Accurate sales forecasts are essential for any business, but also incredibly difficult to create. Fortunately, there’s a new valuable resource that can help.
In Boston, people say if you don’t like the weather, just wait 10 minutes and it will change. As a result, people don’t put much stock in the local weather reporting. But let’s disregard that for a minute and imagine that you checked the extended forecast this morning and saw a sunny, 75-degree day two weeks out. Wanting to capitalize on the great weather being forecasted, you decide to plan a big golf outing.
Now, what if you were to make a wager on the accuracy of that forecast? If the weatherman is right, the payoff would be you get to enjoy your golf outing. If his forecast is wrong, however, you lose all of your retirement savings.
No rational person would take a bet with such poor odds and returns. Yet when it comes to sales forecasts, many growing businesses do precisely that. They frequently bet their company’s future on inaccurate, unreliable, or nonexistent sales predictions. When those sales forecasts are accurate, they successfully deliver on their promise and nothing more. When they are inaccurate, however, the price is much greater, negatively impacting just about every component of the business.
The problem is that none of us are psychics. We can’t look into a crystal ball and see which deals in the pipeline will close in the next X days, which will drag on for the next X months, or which will flame out and never come to fruition. Truthfully, the chances of consistently producing 100 percent accurate sales forecasts are slim at any company, and virtually nonexistent at expansion-stage companies.
Thankfully, sales forecasts don’t need to be completely accurate to be valuable. In fact, forecasting is simply about identifying a specific sales target in a specific time frame, as accurately as possible. It’s about coming up with a number and growing and planning around that number. And, ultimately, forecasting can be an incredibly valuable tool that brings clarity to an entire organization, particularly expansion-stage companies that are in the process of scaling.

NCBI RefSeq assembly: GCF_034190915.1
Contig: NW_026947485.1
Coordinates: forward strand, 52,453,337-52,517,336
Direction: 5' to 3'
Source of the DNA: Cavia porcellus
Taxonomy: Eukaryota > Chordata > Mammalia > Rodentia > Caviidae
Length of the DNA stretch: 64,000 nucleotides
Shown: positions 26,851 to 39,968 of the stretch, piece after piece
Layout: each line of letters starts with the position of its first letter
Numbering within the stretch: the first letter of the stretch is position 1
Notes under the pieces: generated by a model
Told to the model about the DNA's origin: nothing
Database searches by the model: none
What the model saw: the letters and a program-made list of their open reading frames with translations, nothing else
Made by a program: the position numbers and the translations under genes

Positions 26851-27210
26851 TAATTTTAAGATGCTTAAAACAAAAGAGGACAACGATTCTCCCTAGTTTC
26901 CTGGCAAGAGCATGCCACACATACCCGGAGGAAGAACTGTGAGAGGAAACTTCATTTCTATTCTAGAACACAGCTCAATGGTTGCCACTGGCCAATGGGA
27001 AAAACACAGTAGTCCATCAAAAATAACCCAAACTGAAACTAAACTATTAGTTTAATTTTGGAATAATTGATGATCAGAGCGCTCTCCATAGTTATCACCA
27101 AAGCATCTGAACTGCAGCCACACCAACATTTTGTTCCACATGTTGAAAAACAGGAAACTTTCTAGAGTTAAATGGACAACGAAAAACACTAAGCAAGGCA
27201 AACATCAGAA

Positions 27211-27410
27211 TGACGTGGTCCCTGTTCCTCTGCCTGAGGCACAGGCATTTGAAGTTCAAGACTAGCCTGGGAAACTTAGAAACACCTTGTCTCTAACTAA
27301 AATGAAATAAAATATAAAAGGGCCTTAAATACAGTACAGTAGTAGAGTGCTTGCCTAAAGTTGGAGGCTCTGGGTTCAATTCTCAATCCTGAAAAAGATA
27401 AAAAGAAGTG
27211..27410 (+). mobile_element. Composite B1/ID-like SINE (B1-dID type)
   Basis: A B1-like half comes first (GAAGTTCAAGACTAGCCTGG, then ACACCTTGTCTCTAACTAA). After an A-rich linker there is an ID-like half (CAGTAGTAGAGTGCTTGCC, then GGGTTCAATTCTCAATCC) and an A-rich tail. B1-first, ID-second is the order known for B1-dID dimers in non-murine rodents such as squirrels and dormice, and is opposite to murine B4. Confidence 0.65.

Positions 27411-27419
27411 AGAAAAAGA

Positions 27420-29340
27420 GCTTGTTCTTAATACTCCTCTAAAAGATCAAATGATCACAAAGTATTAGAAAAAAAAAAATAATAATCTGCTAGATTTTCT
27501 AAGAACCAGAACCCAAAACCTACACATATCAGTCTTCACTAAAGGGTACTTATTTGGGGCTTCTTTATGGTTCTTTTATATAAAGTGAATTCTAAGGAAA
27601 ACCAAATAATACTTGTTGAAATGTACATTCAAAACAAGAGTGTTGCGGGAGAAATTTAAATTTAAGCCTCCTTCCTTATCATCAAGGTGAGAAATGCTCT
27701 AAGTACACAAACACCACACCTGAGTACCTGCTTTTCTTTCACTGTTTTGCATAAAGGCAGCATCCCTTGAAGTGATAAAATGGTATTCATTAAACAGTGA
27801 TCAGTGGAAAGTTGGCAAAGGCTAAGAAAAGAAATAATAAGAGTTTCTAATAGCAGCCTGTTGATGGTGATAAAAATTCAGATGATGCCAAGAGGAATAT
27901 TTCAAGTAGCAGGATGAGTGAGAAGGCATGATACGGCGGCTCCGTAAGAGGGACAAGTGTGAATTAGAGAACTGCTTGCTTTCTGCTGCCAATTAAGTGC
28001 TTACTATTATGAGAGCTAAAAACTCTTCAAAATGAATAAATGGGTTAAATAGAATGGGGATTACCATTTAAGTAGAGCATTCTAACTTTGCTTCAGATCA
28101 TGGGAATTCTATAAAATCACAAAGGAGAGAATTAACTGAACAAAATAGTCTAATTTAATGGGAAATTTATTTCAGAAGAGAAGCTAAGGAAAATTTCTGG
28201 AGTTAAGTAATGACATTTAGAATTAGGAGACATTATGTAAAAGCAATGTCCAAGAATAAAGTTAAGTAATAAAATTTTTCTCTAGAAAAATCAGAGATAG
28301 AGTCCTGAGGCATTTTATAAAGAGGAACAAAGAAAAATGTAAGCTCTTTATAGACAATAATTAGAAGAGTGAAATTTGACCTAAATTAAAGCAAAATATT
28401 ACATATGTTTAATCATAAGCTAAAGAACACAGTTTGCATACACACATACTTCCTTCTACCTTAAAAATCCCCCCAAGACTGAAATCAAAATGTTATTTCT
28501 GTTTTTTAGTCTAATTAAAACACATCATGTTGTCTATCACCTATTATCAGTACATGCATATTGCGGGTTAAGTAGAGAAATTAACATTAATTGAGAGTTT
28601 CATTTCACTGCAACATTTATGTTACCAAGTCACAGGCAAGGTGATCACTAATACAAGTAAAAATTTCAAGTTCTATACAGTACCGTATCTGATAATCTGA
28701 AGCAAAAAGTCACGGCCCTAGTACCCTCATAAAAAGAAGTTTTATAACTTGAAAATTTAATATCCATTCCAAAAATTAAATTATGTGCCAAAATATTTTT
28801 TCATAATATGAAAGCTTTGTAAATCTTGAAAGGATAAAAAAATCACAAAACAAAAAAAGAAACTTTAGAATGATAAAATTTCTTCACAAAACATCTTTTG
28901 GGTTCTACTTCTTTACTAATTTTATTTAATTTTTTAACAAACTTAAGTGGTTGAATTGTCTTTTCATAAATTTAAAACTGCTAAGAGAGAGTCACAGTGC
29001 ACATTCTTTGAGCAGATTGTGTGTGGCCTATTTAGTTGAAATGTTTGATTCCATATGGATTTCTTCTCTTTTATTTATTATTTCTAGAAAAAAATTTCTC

Of course, that’s assuming you do it right. The question that you need to ask is whether your growing company’s forecasts are actually helping you plan for expected growth (in some cases potentially inhibiting growth), or if forecasting is just another corporate routine that your sales team doesn’t take seriously.
OpenView’s new eBook Sales Forecasts: A Question of Method, Not Magic, can help. In addition to explaining what forecasting is and why it is important, the eBook outlines the components of a forecast and how to create a successful forecasting process through forecast review meetings. It offers tips to help you improve your forecasting accuracy and utilize the best technology possible. It also focuses heavily on small, but crucial, adjustments you can make to your process to improve the accuracy of your sales forecasts over time, especially as your business continues to scale.
Like most things worth doing, sales forecasting isn’t easy. It requires diligence, discipline, and persistence as well as commitment, honesty, and consistency. It’s is a complex mixture of people, responsibilities, tools, and tactics that, collectively, produce a reliable, deployable output. If your organization’s forecasting practice isn’t taking each of these things into account, then it’s likely void of critical information that might shine a light on potential flaws or imperfections.